I said to Michael White at three quarter time that Malthouse should get Rocca in the ruck for a few minutes to challenge and run as hard as he could and then get off. Fraser reminded me of Thompson at the end of his career the way he was loping around.

Votes for the Horsburgh:

3 votes

Leon Davis

A sensational game all round despite a couple of mistakes. But for the last few minutes he would have been called the match winner. Absolutely brilliant. 32 possessions, 8 marks, 7 tackles and 2 goals 2, he lit up on the biggest stage.

2 votes

Dane Swan

Clearly our best when we were under the pump in the middle terms but turned it over a few times and refuses to take a set shot at goal. Great game.

1 vote

Scott Pendlebury

Great start and pretty good finish but had a few flat spots. Good game overall

Honourable mentions to O’Brien. Clarke , Presti, Anthony and (believe it or not) Toovey.

Digressing for a moment, two disturbing new trends have emerged at the MCG

1. Continuous betting updates on the scoreboard at each change.

This is most inappropriate and anyone who thinks this can no have influence on the game is kidding themselves. It’s a bit like when the TV stations have phone polls and then give progess results as the night goes on. Piss it off.

1. Continuous dream-team update results on the scoreboard

This leads to the erroneous view among many supporters that these are the best players on the ground to that time. Piss it off.

Mark O’Connell

and the Danny Roach Medal votes from Timothy O’Leary

Rubbish (noun) worthless…

I could write a book here. Firstly, while we all know that Rocca’s (match-winning) goal should have stood, but in all honesty, Essendon deserved to win. Even had they lost the game, they could have walked off the ground with their heads held high, knowing that they had played in the spirit of the ANZACs.

We went into this game with three big outs; Shaw, Maxwell and Didak and the Bombers exploited our wobbly defence all day. The likes of Toovey, Goldsack, Cox and Barham all had shockers. Presti, Harry and Clarke accounted for themselves well, but also benefited from inaccurate kicking from Lloyd and Lucas.

Five Collingwood players can look Mick in the eye at training this week: the two abovementioned, as well as Pendles, Swan and Anthony. But how will Mick look himself in the eye this week: he was out-coached by Knights, who had convinced his players to run in numbers, go hard for the ball and run through the centre of the ground – they kept to this game-plan all day and not once did I feel that we had a game-plan.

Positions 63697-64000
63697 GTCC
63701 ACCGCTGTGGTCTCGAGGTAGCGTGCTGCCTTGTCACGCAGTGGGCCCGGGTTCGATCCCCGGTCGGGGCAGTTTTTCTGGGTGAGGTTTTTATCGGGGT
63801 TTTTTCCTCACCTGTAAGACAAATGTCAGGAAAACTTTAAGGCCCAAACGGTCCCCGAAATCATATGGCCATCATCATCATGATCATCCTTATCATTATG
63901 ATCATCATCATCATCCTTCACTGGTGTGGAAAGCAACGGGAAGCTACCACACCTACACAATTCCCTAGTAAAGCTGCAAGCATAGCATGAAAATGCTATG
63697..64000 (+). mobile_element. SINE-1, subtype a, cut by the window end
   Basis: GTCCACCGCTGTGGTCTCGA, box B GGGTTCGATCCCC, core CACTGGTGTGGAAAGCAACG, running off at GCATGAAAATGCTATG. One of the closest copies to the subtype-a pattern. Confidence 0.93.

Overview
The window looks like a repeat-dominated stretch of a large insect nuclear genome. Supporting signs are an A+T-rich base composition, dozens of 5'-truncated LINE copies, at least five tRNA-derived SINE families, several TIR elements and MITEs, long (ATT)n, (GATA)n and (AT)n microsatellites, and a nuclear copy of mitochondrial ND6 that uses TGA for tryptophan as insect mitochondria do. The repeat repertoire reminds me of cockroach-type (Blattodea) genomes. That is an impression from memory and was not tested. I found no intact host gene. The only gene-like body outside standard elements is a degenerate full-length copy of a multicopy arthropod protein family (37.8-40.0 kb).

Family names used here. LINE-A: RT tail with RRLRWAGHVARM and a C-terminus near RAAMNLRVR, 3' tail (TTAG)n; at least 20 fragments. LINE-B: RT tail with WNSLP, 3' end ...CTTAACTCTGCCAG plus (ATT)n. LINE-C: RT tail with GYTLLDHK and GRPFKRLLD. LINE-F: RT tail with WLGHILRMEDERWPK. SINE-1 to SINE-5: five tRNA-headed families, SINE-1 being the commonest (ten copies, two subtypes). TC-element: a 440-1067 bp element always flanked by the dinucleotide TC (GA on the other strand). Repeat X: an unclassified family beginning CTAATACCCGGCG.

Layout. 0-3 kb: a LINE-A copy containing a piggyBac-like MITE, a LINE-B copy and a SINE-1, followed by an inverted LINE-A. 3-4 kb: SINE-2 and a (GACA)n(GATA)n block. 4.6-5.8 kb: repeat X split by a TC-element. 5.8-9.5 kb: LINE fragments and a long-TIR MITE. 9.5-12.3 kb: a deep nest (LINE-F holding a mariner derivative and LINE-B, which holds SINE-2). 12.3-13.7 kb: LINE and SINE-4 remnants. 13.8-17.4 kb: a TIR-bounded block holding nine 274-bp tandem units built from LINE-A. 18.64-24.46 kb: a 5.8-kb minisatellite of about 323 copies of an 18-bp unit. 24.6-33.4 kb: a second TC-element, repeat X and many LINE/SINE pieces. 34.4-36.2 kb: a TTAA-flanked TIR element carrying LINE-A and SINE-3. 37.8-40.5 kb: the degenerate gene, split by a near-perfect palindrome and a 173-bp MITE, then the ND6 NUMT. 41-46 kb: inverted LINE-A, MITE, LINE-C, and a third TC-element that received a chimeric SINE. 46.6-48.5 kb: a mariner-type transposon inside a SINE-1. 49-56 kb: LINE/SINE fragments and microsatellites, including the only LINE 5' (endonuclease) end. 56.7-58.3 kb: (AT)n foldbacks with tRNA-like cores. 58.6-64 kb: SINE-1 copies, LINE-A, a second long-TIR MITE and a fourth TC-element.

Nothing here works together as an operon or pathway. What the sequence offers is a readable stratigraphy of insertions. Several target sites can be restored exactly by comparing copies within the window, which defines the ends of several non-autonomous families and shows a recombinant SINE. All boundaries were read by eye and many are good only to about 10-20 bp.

The votes go to:

3. Josh Fraser. Disgraced himself in two areas: firstly, this was a chance for him to act as a Captain and lead by example. He failed at this task dreadfully. Secondly, when Hille left the ground, Fraser needed to take charge of the centre square and dominate. He also failed this task and instead of Collingwood exploiting a weakness and getting easy clearances, the Bombers number two ruckman stood up, turned the tables and won them the game. It’s that simple – we lost because Fraser couldn’t out-ruck a shorter, lighter, less-experienced player. All credit to Paddy Ryder – deserved winner of the medal.

2. Leon Davis. His over finessing and selfish use of the ball had earned him the two points long before he kicked the ball out of full with the resultant goal to the Bombers. Love his brilliance but should save that for when he’s inside our 50 metre arc. It’s the little things that win matches, which sadly, Leon and too many other players forgot (on Anzac day of all days).

1. Travis Cloke. Would have liked to have given one vote to most of the team. How could a mismatch of the shorter McPhee on Cloke go wrong? Admittedly the delivery was a shambles but there was not a sense of menace in our forward line until Jack started kicking truly. It reminded me of last year when Rocca was out injured and we didn’t seem to have a structure.

All up, our first-year players have excuses (Braham’s footskills are appalling but he’ll hopefully improve when he adjusts to the pace of the game and gains some composure) but the rest of them need what Tommy Hafey often prescribed: Take a good hard look at themselves!